Colombia Dispatch 11: Former Bogota mayor Enrique Peñalosa

The former mayor of Colombia's capital city transformed Bogota with 'green' innovations that employed the poor and helped the environment

Enrique Peñalosa, former mayor of Bogota, rides a bicycle (Kenneth R. Fletcher)

Enrique Peñalosa's controversial work as mayor of Bogota, Colombia's capital, from 1998 to 2001 has made it an unlikely model for cities worldwide. The city of about 7 million inhabitants lies in a nearly constant gray chill at around 8,600 feet in elevation. The north is full of luxury apartments, modern shopping malls and efficient highways, but Bogota is also a magnet for the poor and refugees. There are vast slums of dirt roads and shanties and a conspicuous homeless population in the heart of downtown. Peñalosa says he worked hard to change inequalities through reforms that cracked down on cars and benefited pedestrians and the poor.

"We tried to make the city for the most vulnerable people," he says. "We made Bogota more egalitarian, a happier city, a city that is more fun, a city where people prefer to be outside."

Peñalosa, who succeeded two other reform-minded mayors, opened hundreds of parks and miles of bicycle-only roads. He focused on improving the city's slums and public schools. The rapid-transit bus system he started, Transmilenio, works like an above-ground subway with red buses that zip by in dedicated lanes to passenger platforms. Peñalosa, who lived in the United States for seven years and graduated from Duke University with a BA in economics and history, now travels around the world as a consultant to city planners.

"I think that in the 20th century we made a big mistake," he says. "We built habitats much more for cars than for humans. So now all over the world we are realizing that we made a mistake."

He was working in South Africa when I was in Bogota, but spoke at length with me over the phone after he returned.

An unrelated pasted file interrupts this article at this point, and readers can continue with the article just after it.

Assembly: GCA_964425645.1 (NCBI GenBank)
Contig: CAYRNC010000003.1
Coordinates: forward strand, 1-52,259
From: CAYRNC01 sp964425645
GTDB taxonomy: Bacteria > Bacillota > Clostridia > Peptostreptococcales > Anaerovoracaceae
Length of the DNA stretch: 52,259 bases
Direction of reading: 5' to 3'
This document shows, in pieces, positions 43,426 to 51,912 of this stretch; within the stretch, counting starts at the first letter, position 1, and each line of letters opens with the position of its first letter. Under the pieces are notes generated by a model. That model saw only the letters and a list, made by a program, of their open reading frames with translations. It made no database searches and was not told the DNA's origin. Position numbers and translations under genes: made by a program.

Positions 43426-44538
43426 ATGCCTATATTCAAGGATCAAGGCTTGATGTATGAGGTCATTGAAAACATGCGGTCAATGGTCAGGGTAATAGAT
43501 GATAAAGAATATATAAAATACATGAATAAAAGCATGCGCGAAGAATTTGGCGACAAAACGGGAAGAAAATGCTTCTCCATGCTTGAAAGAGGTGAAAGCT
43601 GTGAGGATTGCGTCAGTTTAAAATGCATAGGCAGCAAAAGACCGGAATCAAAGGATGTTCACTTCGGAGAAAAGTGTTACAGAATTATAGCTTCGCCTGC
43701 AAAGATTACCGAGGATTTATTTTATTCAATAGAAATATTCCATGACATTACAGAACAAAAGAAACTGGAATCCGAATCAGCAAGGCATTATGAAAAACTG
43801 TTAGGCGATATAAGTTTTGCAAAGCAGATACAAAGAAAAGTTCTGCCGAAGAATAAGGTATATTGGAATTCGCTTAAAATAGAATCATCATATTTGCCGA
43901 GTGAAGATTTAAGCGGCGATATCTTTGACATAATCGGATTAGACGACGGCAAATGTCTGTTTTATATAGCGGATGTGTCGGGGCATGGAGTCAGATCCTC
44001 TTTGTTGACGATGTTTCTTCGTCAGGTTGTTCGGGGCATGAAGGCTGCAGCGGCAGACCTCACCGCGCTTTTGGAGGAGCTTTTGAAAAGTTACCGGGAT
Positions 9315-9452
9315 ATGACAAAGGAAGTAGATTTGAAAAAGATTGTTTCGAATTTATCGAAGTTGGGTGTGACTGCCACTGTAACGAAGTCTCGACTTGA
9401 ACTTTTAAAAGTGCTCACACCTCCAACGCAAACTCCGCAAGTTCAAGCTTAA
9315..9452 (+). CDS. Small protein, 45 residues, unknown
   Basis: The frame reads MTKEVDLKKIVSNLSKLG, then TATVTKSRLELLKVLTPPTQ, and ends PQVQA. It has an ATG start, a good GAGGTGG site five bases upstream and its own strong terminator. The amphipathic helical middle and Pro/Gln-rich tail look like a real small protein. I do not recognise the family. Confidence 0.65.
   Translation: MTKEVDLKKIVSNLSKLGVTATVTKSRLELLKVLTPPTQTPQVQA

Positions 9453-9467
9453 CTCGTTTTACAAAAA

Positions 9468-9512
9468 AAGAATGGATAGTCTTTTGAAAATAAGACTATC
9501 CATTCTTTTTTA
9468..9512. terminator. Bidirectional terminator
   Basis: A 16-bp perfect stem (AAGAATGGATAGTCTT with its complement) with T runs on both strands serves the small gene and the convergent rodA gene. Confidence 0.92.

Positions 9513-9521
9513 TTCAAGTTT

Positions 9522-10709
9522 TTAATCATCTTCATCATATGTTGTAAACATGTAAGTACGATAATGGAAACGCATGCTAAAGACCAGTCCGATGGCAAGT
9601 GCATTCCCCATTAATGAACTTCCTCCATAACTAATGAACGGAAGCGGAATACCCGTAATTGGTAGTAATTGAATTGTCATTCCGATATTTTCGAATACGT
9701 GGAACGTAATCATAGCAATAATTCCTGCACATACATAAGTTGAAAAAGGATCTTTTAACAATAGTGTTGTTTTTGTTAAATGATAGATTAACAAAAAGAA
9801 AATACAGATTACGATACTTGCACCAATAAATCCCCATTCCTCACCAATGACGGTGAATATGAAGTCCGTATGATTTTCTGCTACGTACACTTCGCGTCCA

What challenges was Bogota facing 10 or 15 years ago?
Bogota was a city without any self-esteem. People thought the city was horrible and things would only get worse. The city had been made for the upper-middle classes with cars with total disregard for the 85 percent or 95 percent of the people who walk or take public transport. Practically half of the city was slums. We applied a totally different model of city. The guiding principal for us was to try to construct more equality and quality of life. Equality is a very difficult thing to do.

You mean giving the same opportunities to the poor as the rich?
Not just that. There are two kinds of equality. One is the equality of quality of life for children. All children should be able to have music lessons or sports fields or access to green spaces without having to be members of a country club. The other one, which is more important, is that public good prevails over private interest. If so, public transport should have a priority in the use of road space over private cars.

In Bogota, the real division is between those who have a car and those who don't. Those who have a car are the upper middle classes. They don't need anything from the government except police and roads. They don't use public hospitals or public schools. They don't go to parks. They jump from private space to private space in capsules called cars. They go out from their parking lot to the parking lot at the office to their parking lot at the shopping mall to the parking lot at the country club. They can go for months without walking for one block in the city.

So the real conflict in a developing country city is whether to invest money in bigger roads and bigger highways or in the many other things that people need, such as schools, parks, sidewalks, nurseries, hospitals, housing projects and so on.

What were your first steps in Bogota?
We restricted car use in many ways. Here anything that you do in order to increase pedestrian space constructs equality. It's a powerful symbol, showing that citizens who walk are equally important to those who have a car. We took out tens of thousands of cars that used to park illegally on the sidewalks. We also established a restriction that means each car has to be off the street during rush hour two days a week, three hours in the morning and three hours in the afternoon, based on their license plate number. We also increased gasoline taxes. The first Thursday of every February we have a car-free day in the city, with buses and taxis still running.


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